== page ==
The history of the person having a reaction shortly after exposure to a trigger is needed. In some cases, special skin or other testing may be needed to determine the trigger. In skin testing, small amounts of the suspected substance can be injected under the skin. If a person is allergic to the substance, a skin reaction usually occurs.

What are the long-term effects of the condition?

There are no long-term effects if the trigger is avoided. Many allergies are mild and pose little threat to the affected person. Some allergies are life threatening and may cause death.

What are the risks to others?

Allergic reactions are not contagious and pose no risk to others.

What are the treatments for the condition?

First aid for the treatment of mild to moderate reactions includes:

  • Reassure the person to calm them down. Anxiety can increase the severity of the reaction.
  • The trigger should be identified if possible and removed. If it is an insect stinger, for example, this can often be removed. The stinger should not be squeezed in this setting. This causes the release of more bee venom, which is probably the trigger.
  • If the person develops a rash, calamine lotion and cool compresses or ice can be applied. The person should be watched closely to see if he or she gets worse.
  • Medical help should be sought. For a mild reaction, over-the-counter antihistamines, such as diphenhydramine or chlorpheniramine, may be advised. Prescription medications may be needed in some cases.
A severe allergic reaction is treated as above with a few extra measures.

  • The person's airway, breathing and pulse should be checked. If necessary, cardiopulmonary resuscitation (CPR) should be started.
  • Many people who have severe allergic reactions carry medication, such as adrenaline, in case exposure to the trigger occurs. The person may need help injecting the medication. Oral medication is not advised if a person is having trouble breathing.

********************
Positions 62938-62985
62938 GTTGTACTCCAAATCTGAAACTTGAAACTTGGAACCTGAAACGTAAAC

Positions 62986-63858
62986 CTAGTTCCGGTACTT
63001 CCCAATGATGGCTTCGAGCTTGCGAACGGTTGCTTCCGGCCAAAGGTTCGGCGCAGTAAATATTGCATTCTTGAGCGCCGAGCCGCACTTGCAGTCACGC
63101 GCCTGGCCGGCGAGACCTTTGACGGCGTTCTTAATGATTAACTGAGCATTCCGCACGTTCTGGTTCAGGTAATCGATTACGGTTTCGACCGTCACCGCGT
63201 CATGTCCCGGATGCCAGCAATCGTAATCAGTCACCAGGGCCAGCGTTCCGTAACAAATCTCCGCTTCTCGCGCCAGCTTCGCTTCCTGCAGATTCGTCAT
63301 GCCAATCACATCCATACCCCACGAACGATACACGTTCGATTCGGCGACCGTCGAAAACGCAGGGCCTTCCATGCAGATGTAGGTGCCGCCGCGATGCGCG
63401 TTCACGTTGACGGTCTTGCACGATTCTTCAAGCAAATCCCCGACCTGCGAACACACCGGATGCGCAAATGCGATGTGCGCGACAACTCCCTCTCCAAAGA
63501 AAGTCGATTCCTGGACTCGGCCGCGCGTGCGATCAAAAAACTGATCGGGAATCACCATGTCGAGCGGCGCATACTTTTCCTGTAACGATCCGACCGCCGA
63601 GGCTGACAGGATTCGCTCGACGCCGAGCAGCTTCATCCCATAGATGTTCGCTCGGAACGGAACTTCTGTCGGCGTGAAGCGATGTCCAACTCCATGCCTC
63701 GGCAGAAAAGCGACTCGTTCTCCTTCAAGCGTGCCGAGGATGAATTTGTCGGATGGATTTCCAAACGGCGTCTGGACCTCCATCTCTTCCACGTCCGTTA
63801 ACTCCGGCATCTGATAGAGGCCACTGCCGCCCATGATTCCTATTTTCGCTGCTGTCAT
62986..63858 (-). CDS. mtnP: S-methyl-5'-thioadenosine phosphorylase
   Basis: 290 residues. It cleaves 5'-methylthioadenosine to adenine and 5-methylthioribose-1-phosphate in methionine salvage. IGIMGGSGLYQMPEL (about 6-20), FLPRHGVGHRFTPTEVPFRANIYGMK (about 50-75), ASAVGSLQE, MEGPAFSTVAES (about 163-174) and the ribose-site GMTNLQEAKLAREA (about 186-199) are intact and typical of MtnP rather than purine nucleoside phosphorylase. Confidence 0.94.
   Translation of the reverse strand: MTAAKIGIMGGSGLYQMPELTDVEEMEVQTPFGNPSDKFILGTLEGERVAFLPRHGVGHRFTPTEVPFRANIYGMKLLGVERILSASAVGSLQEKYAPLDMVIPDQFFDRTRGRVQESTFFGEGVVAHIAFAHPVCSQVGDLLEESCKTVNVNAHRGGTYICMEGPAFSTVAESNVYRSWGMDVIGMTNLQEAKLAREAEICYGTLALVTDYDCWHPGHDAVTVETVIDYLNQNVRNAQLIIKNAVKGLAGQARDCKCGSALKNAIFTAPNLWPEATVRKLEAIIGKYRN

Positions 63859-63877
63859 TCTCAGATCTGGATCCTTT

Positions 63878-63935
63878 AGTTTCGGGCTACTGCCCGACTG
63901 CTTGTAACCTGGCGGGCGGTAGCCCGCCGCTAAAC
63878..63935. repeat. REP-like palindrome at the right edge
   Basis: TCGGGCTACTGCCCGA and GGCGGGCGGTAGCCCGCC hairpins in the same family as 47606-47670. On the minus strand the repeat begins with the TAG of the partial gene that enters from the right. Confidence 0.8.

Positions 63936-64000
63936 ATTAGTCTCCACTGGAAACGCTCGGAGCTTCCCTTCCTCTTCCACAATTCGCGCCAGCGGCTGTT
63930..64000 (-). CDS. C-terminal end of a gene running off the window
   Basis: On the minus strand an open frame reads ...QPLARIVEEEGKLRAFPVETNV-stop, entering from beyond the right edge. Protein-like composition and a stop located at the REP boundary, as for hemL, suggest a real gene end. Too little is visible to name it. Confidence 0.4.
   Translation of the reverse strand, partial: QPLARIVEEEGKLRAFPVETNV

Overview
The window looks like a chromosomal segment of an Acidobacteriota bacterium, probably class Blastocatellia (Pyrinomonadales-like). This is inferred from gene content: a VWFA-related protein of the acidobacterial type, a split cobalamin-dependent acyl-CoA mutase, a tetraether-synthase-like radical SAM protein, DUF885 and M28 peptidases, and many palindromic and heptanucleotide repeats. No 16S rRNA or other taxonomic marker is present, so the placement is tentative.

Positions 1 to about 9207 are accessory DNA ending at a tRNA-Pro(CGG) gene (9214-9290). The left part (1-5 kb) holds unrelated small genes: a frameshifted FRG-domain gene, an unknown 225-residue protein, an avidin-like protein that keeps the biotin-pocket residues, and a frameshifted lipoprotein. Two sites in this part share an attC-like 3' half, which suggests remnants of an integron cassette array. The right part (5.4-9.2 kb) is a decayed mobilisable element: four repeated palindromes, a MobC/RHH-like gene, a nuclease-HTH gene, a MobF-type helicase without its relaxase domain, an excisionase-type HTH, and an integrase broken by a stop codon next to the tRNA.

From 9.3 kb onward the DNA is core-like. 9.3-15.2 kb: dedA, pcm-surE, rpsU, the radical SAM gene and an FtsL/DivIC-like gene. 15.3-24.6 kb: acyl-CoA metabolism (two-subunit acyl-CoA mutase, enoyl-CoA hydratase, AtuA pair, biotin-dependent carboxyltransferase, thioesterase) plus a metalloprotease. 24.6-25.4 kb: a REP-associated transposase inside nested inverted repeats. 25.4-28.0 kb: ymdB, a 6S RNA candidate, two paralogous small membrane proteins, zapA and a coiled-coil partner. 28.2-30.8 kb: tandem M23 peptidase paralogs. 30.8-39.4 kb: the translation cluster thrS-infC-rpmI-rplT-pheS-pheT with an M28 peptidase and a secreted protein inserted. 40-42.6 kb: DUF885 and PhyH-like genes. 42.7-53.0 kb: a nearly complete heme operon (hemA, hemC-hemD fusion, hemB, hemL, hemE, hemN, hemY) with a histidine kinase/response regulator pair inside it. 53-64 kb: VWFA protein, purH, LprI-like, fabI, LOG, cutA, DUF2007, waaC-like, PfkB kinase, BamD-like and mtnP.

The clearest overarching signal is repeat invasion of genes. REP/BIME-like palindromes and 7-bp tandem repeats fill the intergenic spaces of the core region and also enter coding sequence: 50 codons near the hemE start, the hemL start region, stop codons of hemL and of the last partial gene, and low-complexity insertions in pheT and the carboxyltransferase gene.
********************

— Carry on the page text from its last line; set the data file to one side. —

• The person should be laid down. Their feet should be raised above the level of their head. However, if the person has or may have a head, neck, back or leg injury, the person should not be moved.
  • The person should be covered with a blanket or coat for warmth.

What are the side effects of the treatments?

All medications have possible side effects. For example, antihistamines may make someone sleepy or have a dry mouth. Specific side effects depend on the drugs used.

What happens after treatment for the condition?

Anyone with a known serious allergic reaction should wear a medical tag at all times. This tag identifies the allergy. The thing a person is allergic to should be avoided. Friends and relatives should be made aware of the allergy in case of an exposure or emergency. Those with a drug allergy should tell their doctor.

How is the condition monitored?

The affected person should avoid the substance they are allergic to. People with severe allergies may be given a drug for injection in case of an exposure.

Author: James Broomfield, MD
Reviewer: eknowhow Medical Review Panel
Editor: Dr John Hearne
Last Updated: 25/04/2005
Potential conflict of interest information for reviewers available on request